Hosts Ivory Coast completed one of Africa Cup of Nations’ most memorable comebacks to be crowned champions of Africa for a third time as Nigeria were beaten 2-1 in Abidjan.
Nigeria captain and former Watford centre-back William Troost-Ekong headed the Super Eagles in front against the run of play at the Alassane Ouattara Stadium (38).
Franck Kessie rose at the far post to meet Simon Adingra’s corner to deservedly level matters (61).
Ivory Coast looked set for an early exit when they lost their final group game 4-0 to Equatorial Guinea but scraped through to the knockout phase before beating Senegal, Mali and DR Congo.
But Sebastien Haller met another Adingra cross to superbly flick home the winner (81) for his most important contribution in an Ivory Coast shirt.
It was a poignant moment for the former West Ham striker, who has battled back from being diagnosed with testicular cancer in 2022 and will now go down in history among all Ivorians after their third AFCON triumph.
Nigeria: Nwabali (7); Ajayi (6), Troost-Ekong (8), Bassey (6); Aina (5), Onyeka (7), Iwobi (6), Zaidu (7); Chukwueze (6), Osimhen (5), Lookman (6).
Subs: Yusuf (6), Aribo (n/a), Iheanacho (n/a), Simon (n/a), Moffi (n/a).
Ivory Coast: Y Fofana (6); Aurier (7), Kossounou (7), Ndicka (7), Konan (6); Kessie (8), Seri (7), S Fofana (7); Gradel (7), Haller (8), Adingra (8).
Subs: Singo (6), Diakite (6), I Sangare (n/a), Lazare (n/a), Krasso (n/a).
Man of the match: Sebastien Haller.
An AFCON triumph born from adversity
It is not often you qualify from your group as the fourth of four best third-placed sides, sack your coach and end up with your name on the trophy. But this is the Africa Cup of Nations, a competition that is unrivalled when it comes to drama and the improbable made possible.
It was a triumph born from adversity as the Ivorians scraped out of their group following two defeats before finding their form in the knockout rounds with a never-say-die attitude that led them to the title.
- Nigeria made two alterations from the semi-final against South Africa. Zaidu Sanusi replaced Bright Samuel at wing-back and Samuel Chukwueze came in for Moses Simon on the right wing.
- Ivory Coast also made two switches. The captain Serge Aurier and Odilon Kossounou replaced Wilfried Singo and Willy Boly in defence.
Ivory Coast looked out on their feet when they were trounced 4-0 by Equatorial Guinea. They needed favours from elsewhere. They had to squeeze past the holders Senegal on penalties. Against Mali, they needed a late equaliser and their semi-final victory over DR Congo was by the narrowest of margins.
And yet, in front of a partisan crowd of 60,000, there was a sense of inevitability that this magical journey on home soil would have its fairytale ending. With Haller, the hosts hit their high point.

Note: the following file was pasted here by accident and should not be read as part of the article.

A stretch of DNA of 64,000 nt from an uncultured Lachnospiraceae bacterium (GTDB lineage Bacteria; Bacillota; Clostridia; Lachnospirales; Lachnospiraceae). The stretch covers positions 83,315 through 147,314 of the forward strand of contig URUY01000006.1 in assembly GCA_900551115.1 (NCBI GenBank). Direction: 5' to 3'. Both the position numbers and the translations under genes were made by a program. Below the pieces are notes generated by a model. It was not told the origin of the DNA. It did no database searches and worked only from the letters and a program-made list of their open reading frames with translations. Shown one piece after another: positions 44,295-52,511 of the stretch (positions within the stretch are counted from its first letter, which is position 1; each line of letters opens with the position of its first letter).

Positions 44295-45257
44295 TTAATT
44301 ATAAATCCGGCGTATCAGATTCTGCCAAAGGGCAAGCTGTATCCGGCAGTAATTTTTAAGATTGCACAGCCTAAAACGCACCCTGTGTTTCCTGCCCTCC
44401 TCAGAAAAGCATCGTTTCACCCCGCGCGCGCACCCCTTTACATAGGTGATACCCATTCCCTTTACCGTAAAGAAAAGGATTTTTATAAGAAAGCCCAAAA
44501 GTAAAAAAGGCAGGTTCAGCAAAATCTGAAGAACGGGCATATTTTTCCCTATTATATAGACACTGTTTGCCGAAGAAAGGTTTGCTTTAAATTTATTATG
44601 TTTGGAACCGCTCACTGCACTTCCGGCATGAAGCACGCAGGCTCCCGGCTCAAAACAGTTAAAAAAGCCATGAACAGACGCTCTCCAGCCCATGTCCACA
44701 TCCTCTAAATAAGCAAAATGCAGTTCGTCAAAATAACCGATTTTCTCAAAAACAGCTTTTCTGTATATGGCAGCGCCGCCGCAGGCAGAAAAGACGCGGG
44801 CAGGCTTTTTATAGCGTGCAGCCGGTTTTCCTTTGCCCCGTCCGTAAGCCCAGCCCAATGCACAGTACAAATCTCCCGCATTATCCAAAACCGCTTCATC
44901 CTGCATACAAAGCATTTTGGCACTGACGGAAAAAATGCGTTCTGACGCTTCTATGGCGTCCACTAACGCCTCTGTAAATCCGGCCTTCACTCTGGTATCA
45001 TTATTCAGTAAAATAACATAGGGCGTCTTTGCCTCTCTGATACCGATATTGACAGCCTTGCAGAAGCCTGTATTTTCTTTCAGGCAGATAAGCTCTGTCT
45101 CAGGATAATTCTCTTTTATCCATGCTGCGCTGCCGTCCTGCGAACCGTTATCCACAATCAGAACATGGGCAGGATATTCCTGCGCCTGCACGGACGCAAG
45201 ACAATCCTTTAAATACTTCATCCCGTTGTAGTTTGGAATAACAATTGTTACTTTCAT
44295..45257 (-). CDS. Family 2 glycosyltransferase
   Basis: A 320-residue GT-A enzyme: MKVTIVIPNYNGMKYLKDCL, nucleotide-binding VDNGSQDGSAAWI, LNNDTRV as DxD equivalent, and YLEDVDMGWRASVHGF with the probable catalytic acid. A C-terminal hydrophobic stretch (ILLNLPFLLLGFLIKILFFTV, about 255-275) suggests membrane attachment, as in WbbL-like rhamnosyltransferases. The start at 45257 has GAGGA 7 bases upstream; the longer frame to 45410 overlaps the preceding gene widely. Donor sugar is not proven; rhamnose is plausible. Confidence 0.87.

The home side controlled much of this year’s final as Adingra was denied by a fine save from Nigeria goalkeeper Stanley Nwabali, before the visitors took the lead with their first effort on target on 38 minutes.
Troost-Ekong headed into the net when Ademola Lookman’s corner was flicked on by Chukwueze and the Nigerian captain won the second ball ahead of Serge Aurier.
The hosts had an excellent chance to equalise early in the second half when the ball fell to Max Gradel in the box but his fierce shot was blocked by Calvin Bassey.
Nwabali had to beat away a superb long-range shot from Adingra but from the resulting corner Ivory Coast equalised when Kessie was left unmarked at the back post and headed into the net.
It was the home side who pushed for the winner and came close when Haller attempted a spectacular overhead kick, but the ball flashed wide of goal.
The tall striker did not have to wait long for his goal though as moments later he steered Adingra’s whipped cross into the net to crown a fantastic story.
Heroic Haller epitomises Ivorian fight
Sky Sports’ Ben Grounds:
Group A proved a debacle as the hosts buckled under the pressure to finish third. It became a case of having nothing left to lose as Ivory Coast dominated Nigeria to drag themselves back from another setback over the line. Nigeria scored from their first corner and their first shot on target, but they were a distant second.
Emerse Fae deserves so much credit in this incredible story for getting his team believing in themselves again.
The Ivorians had to come from behind several times in the tournament and did it again when Haller steered Adingra’s cross into the net, much to the delight of his rookie coach, who had started the tournament as assistant to sacked Frenchman Jean-Louis Gasset.
Haller was diagnosed with testicular cancer in July 2022 but beat the disease and has been a crucial player for the Ivorians, though he missed the start of the tournament with an ankle injury, playing his first game in the last-16 win over defending champions Senegal.
His story epitomises the fight in the Ivorian side, who became the first home nation to lift the Cup of Nations since Egypt in 2006. All four of their previous continental finals had finished 0-0, with them winning on penalties in 1992 and 2015, both times against Ghana, and losing the other two.
As he was embraced by Ivory Coast legend Didier Drogba on the touchline at the final whistle as his country’s match-winner, it was hard not to feel moved by his own personal journey that had reached its zenith.
Besides their goal, Nigeria did not turn up as star striker Victor Osimhen toiled in the sweltering conditions. A fourth AFCON title slipped through their fingers as the night belonged to Ivory Coast.
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